1788 Europeans arrived in New South Wales and began to displace Aboriginal communities, including the Guringai people who had had lived in Pittwater for thousands of years.
1788 Pittwater explored by Governor Phillip who named it and the island (then Pitt Island) at its southern end after the British Prime Minister, William Pitt. Palm Beach was named for the profusion of cabbage tree palms growing there.
1789 – 90 Aboriginal population decimated by European diseases to which they had no immunity. Many moved away to Sackville.
1790-1880s Access to Pittwater by ship to Barrenjoey.
1790+ Pittwater is a lawless haven for escaped convicts and rum smugglers.
1792 Nineteen-year-old Scotsman Andrew Thompson arrived in Sydney as a convict. He was sentenced to 14 years transportation for the theft of cloth, valued at about 10 pounds.
1797 Andrew Thompson received an absolute pardon. He built the first toll bridge at Windsor, established a brewery, managed Governor Bligh’s Hawkesbury farms, owned ships, a tannery and salt works.
1803 Coasters’ Retreat used for forming convoys of ships and trimming cargoes on the James, the Edwin, the Union and the Argument.
1804 Survey of Pittwater by Governor Hunter.
1806 Andrew Thompson, established salt works on Pitt Island, extracting 90kg of salt per week from sea water
1810 First land grant in Pittwater. Pitt Island granted to Thompson, as a reward for his rescue work during the Hawkesbury flood. Probably re-named Scotland Island after his homeland. He established a ship yard and built the Geordy, launched in November 1810 shortly after his death, which was wrecked at Port Davey in 1816.
1810 -1900 Scotland Island sold several times during the nineteenth century.
1814 The land that now comprises Mona Vale was granted to Robert Thompson.
1819 Constable appointed to bring the rule of law to Pittwater.
1820s First land grant at Mackerel Beach to John Clarke who had a dairy farm.
1821 One of the first settlers at Bayview, Patrick Bryan, built a house on the current site of Bayview Golf Links.
1823 First Land Grant at Mackerel Beach to John Clarke who had a diary farm, later sold to Martin Burke, known as ”The Father of Pittwater”.
1829 James Jenkins established Cabbage Tree Hill Farm on 350 acres at Warriewood.
1830 Catholic priest, Father John Joseph Thierry received a large land grant including the present area of Clareville.
1836 Lovett Bay named after John Lovett who settled there.
1842 William Oliver established a farm at Rocky point between Elvina Bay and Lovett Bay.
1837 Most remaining Aborigines had been re-located from Pittwater to the mission at Sackville.
1843 Customs House established in Pittwater at base of Barrenjoey to limit rum smuggling. It had a wharf and became a communication Centre with the establishment of a telegraph link in 1869.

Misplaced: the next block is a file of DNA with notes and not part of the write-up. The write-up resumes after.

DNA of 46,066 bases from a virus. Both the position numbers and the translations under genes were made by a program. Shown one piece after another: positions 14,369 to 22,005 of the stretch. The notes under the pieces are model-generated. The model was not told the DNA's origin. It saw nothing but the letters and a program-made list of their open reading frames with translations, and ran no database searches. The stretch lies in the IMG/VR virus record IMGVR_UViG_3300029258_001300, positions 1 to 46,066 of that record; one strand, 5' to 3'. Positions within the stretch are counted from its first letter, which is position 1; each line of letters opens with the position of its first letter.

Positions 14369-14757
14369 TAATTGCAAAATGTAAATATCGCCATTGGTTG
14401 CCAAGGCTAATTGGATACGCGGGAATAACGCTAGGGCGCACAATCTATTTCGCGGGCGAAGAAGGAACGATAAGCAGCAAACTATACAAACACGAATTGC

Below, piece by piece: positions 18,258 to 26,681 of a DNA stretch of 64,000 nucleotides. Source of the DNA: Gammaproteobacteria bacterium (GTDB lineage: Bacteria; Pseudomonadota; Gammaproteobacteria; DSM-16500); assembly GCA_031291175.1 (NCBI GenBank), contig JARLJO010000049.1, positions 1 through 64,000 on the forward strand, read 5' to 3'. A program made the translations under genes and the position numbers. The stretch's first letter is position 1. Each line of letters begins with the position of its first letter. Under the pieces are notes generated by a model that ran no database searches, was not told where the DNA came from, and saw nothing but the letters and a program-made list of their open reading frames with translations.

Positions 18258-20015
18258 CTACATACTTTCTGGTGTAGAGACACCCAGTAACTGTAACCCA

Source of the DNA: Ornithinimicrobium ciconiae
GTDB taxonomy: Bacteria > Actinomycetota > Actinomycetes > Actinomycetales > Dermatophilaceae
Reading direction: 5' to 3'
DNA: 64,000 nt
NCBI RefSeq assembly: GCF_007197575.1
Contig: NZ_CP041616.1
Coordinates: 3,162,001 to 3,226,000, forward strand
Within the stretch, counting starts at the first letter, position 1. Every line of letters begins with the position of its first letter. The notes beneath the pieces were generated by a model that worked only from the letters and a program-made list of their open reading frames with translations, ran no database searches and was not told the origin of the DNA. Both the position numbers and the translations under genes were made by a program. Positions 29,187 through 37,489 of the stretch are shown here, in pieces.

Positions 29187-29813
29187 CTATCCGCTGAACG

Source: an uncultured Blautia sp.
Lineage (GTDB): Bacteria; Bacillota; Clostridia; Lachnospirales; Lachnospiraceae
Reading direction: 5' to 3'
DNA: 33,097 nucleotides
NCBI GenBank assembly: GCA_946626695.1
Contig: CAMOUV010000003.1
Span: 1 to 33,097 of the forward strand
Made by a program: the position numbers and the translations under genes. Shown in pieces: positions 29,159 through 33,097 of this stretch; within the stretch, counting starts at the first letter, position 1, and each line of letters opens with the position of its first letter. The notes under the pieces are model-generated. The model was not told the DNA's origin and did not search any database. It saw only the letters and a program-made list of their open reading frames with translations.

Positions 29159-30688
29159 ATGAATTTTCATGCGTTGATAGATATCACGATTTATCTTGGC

1852 Thomas Langford, the first settler of the area now known as Church Point, acquired 40 acres of land.
1855 First reported light on Barrenjoey with a fire raised in a basket during stormy weather. Broken Bay and Pittwater were a safe haven for vessels carrying coal from Newcastle.
1855 – 1890 Road and rail construction through the region saw the decline in Pittwater’s importance as a transport hub.
1864 William Oliver granted 66 acres of land on Church Point headland. He donated an acre of this for a cemetery, a school and a church.
1867 Prince Alfred Yacht Club formed, named to commemorate the forthcoming visit of HRH Prince Alfred, Duke of Edinburgh.
1869 Western Bays surveyed.
c. 1870 Church and School built at Church Point on land given by William Oliver, using timber provided by his brother in law Peter Duffy of Duffy’s Forest.
1872 Net installed at the Basin.
1880 Narrabeen Bridge built allowing travel by coach from Manly to Pittwater.
1881 Barrenjoey lighthouse built using sandstone quarried on site.
1885 Original wharf at Church Point replaced with wider one along which carts could be driven.
1886 The Rock Lily Hotel in Mona Vale opened, providing a rest stop for passengers from Manly.
1888 Chapel Point renamed Church Point.
1890s Pittwater became a playground for the wealthy. New transport brought picnickers and campers to the area and steamers offered excursions on the waterways.
1894 Ku-ring-gai Chase National Park established.
1895 Men employed by the Ku-ring-gai Chase National Park Trust built a stone causeway, a wharf and several miles of pathways in Lovett Bay.
1899 Dymock’s Guide to Sydney and N.S.W. contained a map of the Ku-ring-gai Chase, showing the wharf, causeway and walking tracks built along the headland.
1900 An explosion followed by a fire destroyed the ornamental roof of the Barrenjoey lighthouse oil house. It was subdued before it reached the tower
1901 Roadway built from North Turramurra to Bobbin Head Road. Another was built from Mt Colah Station to Bobbin Head in 1903 providing a circular drive through the park.
1906 First subdivision on Scotland Island. Lots advertised for sale and a few holiday houses built.
1906 Local government established. Warringah Shire Council formed as a ‘rural outpost of Sydney,’ for the entire Northern Beaches area.